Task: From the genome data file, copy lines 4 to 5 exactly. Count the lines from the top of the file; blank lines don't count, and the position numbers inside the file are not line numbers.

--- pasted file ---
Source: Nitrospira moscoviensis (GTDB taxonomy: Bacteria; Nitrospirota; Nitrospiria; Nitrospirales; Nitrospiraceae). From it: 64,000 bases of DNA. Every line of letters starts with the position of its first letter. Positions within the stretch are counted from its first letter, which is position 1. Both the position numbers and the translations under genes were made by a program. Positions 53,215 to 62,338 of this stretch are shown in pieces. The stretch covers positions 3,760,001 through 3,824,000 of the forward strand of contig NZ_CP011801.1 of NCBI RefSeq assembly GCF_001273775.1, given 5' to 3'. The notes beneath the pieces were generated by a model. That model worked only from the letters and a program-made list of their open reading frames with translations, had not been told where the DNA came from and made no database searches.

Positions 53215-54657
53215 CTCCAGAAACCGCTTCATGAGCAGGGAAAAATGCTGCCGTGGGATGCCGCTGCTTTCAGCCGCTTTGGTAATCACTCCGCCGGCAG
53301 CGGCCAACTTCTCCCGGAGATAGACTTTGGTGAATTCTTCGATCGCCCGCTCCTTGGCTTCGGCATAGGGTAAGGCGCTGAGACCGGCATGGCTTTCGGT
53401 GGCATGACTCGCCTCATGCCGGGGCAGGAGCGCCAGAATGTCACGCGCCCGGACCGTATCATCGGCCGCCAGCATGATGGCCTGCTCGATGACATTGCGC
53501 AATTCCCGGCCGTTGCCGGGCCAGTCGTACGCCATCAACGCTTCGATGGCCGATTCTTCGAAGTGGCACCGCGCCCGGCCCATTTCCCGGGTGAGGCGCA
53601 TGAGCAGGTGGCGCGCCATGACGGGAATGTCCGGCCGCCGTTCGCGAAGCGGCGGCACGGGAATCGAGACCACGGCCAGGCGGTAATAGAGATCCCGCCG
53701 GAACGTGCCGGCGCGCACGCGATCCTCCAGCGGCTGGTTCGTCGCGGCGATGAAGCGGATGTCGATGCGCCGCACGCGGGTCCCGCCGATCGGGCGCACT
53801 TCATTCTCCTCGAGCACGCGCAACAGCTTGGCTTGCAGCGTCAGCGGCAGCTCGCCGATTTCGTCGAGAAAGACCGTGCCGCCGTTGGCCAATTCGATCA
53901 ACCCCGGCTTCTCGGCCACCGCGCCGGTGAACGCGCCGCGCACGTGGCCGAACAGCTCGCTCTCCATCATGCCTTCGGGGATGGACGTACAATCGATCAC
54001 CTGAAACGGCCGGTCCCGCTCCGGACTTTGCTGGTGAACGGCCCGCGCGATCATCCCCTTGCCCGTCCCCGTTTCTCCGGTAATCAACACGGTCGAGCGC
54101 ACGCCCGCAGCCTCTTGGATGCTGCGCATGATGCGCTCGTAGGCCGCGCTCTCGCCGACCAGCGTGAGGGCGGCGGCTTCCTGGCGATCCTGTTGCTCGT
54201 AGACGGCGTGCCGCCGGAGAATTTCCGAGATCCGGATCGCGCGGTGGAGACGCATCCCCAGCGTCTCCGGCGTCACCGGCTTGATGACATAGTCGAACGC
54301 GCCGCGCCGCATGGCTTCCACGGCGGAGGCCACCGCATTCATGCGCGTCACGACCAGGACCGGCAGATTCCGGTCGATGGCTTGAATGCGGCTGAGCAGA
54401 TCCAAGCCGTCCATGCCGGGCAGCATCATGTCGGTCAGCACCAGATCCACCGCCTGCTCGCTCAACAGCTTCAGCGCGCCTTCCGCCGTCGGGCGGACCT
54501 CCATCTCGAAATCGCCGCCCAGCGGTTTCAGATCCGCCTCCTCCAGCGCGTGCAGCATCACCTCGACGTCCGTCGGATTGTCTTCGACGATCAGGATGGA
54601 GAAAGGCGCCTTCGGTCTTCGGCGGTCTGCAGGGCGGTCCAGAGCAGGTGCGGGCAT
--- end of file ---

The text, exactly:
53301 CGGCCAACTTCTCCCGGAGATAGACTTTGGTGAATTCTTCGATCGCCCGCTCCTTGGCTTCGGCATAGGGTAAGGCGCTGAGACCGGCATGGCTTTCGGT
53401 GGCATGACTCGCCTCATGCCGGGGCAGGAGCGCCAGAATGTCACGCGCCCGGACCGTATCATCGGCCGCCAGCATGATGGCCTGCTCGATGACATTGCGC